Combining elements and abilities together is a fundamental aspect to every battle in Divinity: Original Sin 2. As in the first game, you can coat a surface in oil to light it on fire or water to freeze into ice. Hitting water with fire may cause steam, which obstructs visibility, and if your Wizard causes rain to fall it can put out pesky fires or turn poison sludge into a poison cloud in the air, that can then be lit on fire to explode, and so on. There is an astonishing amount of variation.
This wouldn’t be as massive of a game-changer if friendly fire wasn’t enabled at all times, but it is. Every puff of fire and bolt of electricity is equally harmful to you, your allies, and your enemies.
When attacking someone, it’s also worth paying attention to their various status bars. Each character has physical armor, magic armor, and health. If a character has 10 physical armor, 10 magic armor, and 40 health, then you need to break through their armor before you can actually harm their health. Identifying a character’s weaknesses and exploiting them are just as important as anything else in combat.
You’ll quickly find that even on the “Classic Mode” difficulty, which translates to Normal Mode, encounters are incredibly difficult. I found myself engaged in some of the more difficult fights for an hour or more per match just because of how careful each and every move needed to be. Even in my first several hours I’d be lucky to get out of a basic skirmish in under 10 minutes. Divinity: Original Sin 2 is a game that rewards patience, careful planning, and skill.
But despite all of your planning and intentions, Divinity: Original Sin 2 will still find a way to surprise you. In my first playthrough, I triggered a major fight against an entire fortress of enemies early on by refusing to turn over an NPC because I knew he’d be killed if I turned him in. As a result, I had to fight the quest giver on the spot with little warning. If I’d been higher level, more intimidating, or more persuasive I could have avoided the fight, or I could have just turned him in, but he was going to be useful in another quest later. The entire game, from start to finish, is riddled with dilemmas like this and some of them sport much more significant consequences.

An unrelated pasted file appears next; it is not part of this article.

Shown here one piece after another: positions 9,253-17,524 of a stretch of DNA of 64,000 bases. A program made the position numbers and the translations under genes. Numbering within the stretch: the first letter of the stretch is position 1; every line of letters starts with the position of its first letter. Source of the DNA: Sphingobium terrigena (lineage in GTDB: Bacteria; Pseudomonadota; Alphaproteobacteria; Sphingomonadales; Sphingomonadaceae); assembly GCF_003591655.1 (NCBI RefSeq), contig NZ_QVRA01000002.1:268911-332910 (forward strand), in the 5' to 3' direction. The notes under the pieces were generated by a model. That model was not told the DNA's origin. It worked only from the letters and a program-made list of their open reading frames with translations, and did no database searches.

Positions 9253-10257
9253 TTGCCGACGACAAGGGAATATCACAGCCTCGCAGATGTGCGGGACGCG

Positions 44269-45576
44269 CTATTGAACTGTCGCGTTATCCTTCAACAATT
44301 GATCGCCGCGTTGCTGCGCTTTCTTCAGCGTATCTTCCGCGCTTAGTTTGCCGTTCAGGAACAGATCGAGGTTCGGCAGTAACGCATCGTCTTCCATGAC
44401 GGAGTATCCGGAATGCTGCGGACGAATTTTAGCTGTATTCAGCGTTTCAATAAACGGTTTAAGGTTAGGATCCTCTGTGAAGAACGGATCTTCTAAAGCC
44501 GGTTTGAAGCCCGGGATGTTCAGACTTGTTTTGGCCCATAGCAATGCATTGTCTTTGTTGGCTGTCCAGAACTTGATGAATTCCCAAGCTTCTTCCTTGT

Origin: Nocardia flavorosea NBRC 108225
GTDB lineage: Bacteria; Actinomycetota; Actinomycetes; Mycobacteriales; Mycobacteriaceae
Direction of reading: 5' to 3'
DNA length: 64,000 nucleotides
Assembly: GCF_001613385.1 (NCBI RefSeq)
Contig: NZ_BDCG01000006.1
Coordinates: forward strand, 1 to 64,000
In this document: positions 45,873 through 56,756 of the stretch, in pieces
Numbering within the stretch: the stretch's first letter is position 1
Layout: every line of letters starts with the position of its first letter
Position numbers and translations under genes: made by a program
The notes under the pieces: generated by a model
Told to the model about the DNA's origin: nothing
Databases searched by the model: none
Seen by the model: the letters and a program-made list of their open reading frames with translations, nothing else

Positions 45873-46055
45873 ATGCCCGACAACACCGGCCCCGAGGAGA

The gameplay diversity on display here is rivaled only by the imaginations of actual pen and paper gamers. Each character in your party is a bonafide individual. Just because they’re following you at the moment doesn’t mean they won’t up and leave when they disagree with something you’ve done or when you’ve completed their own personal quest.
Matters are complicated (or enhanced, if you’re that kind of person) further when you let other people join in your game and take control of characters directly. Whether locally or online, another user can control any character in a party (or bring their own) and functionally play the entire game as if they’re on their own. You’re not required to stick together, you’re not even required to work together at all. One player could pickpocket the other, or place stolen goods in their bag and alert the guards, or pretty much anything else you can imagine.
If the massive, multi-dozen hour campaign with cooperative multiplayer wasn’t already enough, there’s still more. You can queue up skirmishes between yourself and other players, or NPCs, to put the complex battle system to the ultimate test. And even beyond that is an incredibly detailed Game Master mode that lets players essentially create their own custom campaigns that players can download and play or host in real-time.
Divinity: Original Sin 2 is a difficult game to review because there is so much to it. Depending on what you do and the type of character you want to play, your experience could be drastically different from my own in terms of not only how the story unfolds, but also in terms of which story is told to begin with. You may have different companions with different desires and different class combinations and resolve events in entirely different ways.
The level of choice here is staggering, and one of the purest examples of a "role playing game" I have ever encountered.